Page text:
Wilkinson & Pickett: Are they right?

Rob de Vries (Imperial College London) finds reasons to be uncertain about The Spirit Level’s claims on inequality.

In his earlier post discussing The Spirit Level, Ben said that we’d return to the subject of whether the books’ claims were actually true or not. It’s a highly fraught question, but with Wilkinson and Pickett saying they’ll no longer respond to non-peer reviewed critics, I may fearlessly address it, secure in the knowledge that they won’t contradict me.

The bold subtitle of The Spirit Level is ‘Why more equal societies almost always do better’. The most obvious first question to ask of this is ‘Do they really?’: do more equal societies really have better health and social outcomes than less equal ones? The book makes a persuasive case that this is so. Unequal societies are shown to perform worse on measure after measure . But is this a real phenomenon, requiring an explanation? Or is it some trick of the data or the way they are presented?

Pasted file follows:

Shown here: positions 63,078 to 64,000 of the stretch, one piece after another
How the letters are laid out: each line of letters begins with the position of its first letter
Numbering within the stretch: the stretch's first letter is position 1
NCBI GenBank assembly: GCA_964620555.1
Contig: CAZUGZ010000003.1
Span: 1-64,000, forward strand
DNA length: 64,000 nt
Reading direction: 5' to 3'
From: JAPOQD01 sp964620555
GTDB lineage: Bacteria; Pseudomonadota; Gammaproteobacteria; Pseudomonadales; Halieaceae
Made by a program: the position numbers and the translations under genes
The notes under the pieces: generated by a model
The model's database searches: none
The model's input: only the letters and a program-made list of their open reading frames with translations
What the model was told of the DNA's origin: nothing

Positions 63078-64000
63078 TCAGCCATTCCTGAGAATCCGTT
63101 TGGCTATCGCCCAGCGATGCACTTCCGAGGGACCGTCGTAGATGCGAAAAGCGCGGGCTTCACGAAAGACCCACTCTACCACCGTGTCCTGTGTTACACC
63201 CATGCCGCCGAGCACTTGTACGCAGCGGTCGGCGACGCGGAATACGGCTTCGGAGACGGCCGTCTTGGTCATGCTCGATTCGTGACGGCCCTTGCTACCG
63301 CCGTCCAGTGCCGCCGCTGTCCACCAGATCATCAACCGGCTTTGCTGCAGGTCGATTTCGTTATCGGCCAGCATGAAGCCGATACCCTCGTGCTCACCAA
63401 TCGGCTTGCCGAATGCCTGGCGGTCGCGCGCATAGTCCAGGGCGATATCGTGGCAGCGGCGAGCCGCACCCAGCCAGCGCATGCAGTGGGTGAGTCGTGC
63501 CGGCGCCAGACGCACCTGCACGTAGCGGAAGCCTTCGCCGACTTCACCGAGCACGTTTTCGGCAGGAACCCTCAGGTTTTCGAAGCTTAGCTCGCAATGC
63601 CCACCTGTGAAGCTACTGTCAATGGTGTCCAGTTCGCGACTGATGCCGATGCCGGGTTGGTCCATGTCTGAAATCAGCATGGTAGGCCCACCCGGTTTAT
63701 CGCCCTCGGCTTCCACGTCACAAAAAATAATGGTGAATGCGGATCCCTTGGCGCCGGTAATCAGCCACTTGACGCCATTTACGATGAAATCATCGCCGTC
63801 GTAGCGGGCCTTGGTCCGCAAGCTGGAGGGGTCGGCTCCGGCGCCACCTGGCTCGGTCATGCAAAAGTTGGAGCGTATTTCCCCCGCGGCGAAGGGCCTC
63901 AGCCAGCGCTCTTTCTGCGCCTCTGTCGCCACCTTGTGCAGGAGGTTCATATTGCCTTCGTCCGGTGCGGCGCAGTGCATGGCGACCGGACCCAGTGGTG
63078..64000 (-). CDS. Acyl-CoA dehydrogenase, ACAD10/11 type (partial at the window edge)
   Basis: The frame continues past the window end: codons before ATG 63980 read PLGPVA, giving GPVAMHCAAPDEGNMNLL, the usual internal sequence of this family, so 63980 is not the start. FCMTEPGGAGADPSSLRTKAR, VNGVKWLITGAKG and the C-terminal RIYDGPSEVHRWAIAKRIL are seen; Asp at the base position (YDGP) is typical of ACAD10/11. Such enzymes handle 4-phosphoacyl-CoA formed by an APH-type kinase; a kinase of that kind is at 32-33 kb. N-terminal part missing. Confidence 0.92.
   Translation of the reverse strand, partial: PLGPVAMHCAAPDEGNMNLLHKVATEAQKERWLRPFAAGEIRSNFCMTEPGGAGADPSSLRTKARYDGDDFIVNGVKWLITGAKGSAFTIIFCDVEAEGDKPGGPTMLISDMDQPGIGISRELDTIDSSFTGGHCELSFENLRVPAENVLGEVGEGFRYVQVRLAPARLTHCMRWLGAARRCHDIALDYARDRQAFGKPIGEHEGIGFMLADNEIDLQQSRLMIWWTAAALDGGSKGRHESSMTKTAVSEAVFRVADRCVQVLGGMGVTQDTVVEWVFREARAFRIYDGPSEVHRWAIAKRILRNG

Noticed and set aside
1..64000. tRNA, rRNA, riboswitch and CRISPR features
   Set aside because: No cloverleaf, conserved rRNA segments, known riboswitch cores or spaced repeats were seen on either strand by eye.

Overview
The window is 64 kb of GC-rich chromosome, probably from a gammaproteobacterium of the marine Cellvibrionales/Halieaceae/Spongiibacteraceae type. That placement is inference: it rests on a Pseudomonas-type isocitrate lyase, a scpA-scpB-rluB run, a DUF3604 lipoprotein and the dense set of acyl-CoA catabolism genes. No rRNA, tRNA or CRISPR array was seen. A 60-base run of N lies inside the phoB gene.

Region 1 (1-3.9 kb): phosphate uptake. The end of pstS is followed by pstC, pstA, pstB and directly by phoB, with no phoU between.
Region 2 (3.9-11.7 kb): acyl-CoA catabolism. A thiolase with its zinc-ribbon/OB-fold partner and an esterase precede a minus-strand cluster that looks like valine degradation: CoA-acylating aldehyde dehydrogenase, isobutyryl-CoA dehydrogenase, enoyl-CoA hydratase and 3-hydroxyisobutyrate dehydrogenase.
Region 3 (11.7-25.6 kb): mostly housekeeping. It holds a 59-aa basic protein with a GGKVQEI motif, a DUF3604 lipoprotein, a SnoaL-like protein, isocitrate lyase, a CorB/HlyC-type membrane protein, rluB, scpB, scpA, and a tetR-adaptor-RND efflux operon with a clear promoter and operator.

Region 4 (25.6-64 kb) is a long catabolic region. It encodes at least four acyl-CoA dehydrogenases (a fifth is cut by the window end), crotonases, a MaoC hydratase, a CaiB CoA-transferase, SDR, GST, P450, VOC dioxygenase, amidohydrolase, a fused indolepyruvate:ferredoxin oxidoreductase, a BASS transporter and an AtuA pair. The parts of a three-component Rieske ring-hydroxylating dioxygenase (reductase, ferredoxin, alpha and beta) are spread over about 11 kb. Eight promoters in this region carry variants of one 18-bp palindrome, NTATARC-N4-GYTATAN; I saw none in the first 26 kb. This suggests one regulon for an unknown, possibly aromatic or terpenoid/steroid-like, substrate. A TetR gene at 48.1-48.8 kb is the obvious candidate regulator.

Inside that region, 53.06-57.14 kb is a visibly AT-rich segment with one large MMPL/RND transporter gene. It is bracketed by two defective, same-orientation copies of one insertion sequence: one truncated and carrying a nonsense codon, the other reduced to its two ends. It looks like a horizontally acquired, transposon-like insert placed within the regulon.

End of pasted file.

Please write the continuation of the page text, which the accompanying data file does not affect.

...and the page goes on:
Some critics have made it quite clear that they think it’s a deliberate trick, that Wilkinson and Pickett have carefully limited themselves to a selection of countries that best show the relationship they want. The authors are trying to show that inequality is bad, so they choose equal countries with good outcomes like Sweden and Norway, and compare them to unequal countries with poor outcomes like the U.S. and the U.K. This is a fair criticism up to a point. Whether deliberately intended to or not, which data you choose to include can have a big effect on the results you eventually find. Having said that, it doesn’t seem to explain what’s going on here. Wilkinson and Pickett have always been consistent in the criteria they use to select countries (see the second to last paragraph on page 2)[1] , and studies by other authors on other countries and on U.S. states confirm the basic relationship.

If more equal places really do tend to do better, the next question is ‘Why?’. Is it, as Wilkinson and Pickett claim, because inequality in society causes stress and social breakdown? Or is there another explanation?